Full Frontal Nerdity
- Sep 19, 2018
- SL Rez
- Joined SLU
- Nov 2003
- SLU Posts
In British English it's generally used without reference to gender or sexual orientation. That's certainly how I've always used it.
As it happens, the British Supreme Court recently held that it's discriminatory to restrict civil partnerships to same-sex couples (R (on the application of Steinfeld and Keiden) (Appellants) v Secretary of State for the Home Department (in substitution for Secretary of State for Education (Respondent) - The Supreme Court). They were originally introduced as an alternative to marriage for same-sex couples before we made same-sex marriage lawful, so the Marriage (Same Sex Couples) Act 2013 left us in a situation where gay couples can choose between a civil partnership and marriage, while straight couples can't. The decision doesn't change the law but it means the Government have rapidly to decide whether to make civil partnerships available to all or to abolish them.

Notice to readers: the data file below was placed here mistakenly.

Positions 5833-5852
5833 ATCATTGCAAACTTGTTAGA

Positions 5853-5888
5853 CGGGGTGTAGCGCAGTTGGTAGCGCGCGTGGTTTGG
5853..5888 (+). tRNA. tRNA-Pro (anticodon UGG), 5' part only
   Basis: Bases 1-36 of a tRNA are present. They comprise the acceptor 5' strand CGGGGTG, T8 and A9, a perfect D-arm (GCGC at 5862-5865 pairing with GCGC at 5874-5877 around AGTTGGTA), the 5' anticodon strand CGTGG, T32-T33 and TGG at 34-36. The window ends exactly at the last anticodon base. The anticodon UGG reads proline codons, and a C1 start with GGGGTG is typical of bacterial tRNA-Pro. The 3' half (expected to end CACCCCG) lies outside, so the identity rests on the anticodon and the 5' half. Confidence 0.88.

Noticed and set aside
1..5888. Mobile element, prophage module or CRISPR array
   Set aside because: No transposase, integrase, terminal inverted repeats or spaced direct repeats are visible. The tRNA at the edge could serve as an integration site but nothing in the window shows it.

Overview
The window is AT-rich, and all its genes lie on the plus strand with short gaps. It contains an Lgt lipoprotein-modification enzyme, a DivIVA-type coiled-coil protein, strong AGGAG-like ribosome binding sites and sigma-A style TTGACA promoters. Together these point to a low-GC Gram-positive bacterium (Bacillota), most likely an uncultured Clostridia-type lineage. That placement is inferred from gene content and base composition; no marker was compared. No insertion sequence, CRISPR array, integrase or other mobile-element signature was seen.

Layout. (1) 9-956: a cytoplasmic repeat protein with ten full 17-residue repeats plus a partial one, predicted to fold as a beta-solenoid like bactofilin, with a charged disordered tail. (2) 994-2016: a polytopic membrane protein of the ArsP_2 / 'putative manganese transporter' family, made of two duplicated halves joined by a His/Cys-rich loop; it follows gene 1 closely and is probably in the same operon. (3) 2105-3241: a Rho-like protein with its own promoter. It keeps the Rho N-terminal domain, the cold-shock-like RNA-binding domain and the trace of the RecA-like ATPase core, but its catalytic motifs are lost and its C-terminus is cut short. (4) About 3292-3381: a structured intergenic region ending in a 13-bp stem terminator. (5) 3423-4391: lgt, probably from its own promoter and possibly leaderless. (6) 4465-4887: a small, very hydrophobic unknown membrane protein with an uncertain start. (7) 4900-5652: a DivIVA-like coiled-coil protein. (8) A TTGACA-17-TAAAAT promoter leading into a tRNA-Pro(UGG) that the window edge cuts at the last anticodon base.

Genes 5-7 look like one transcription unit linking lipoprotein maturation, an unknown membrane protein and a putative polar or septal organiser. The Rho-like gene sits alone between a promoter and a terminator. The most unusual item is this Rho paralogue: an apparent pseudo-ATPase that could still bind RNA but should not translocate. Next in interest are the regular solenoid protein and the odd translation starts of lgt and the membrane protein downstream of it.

Gender-neutral civil partnerships are available in several jurisdictions, including several US states: see Where are heterosexual civil partnerships legal? for more details.
It's more complicated than that, I think. Coincidentally, the Supreme Court here recently decided another case, in which they held that a woman who had been living with her partner for several years, and had a young family with him, was entitled to various state bereavement benefits that the government had tried to argue were reserved for the surviving partner in a marriage or civil partnership.So basically, they are legalizing what was once called common law marriage in the US? I wish they would re-instate common law in the States or legalize civil partnerships for heteros. As things are now, I'll be struggling to pay bills if Troy dies before I do.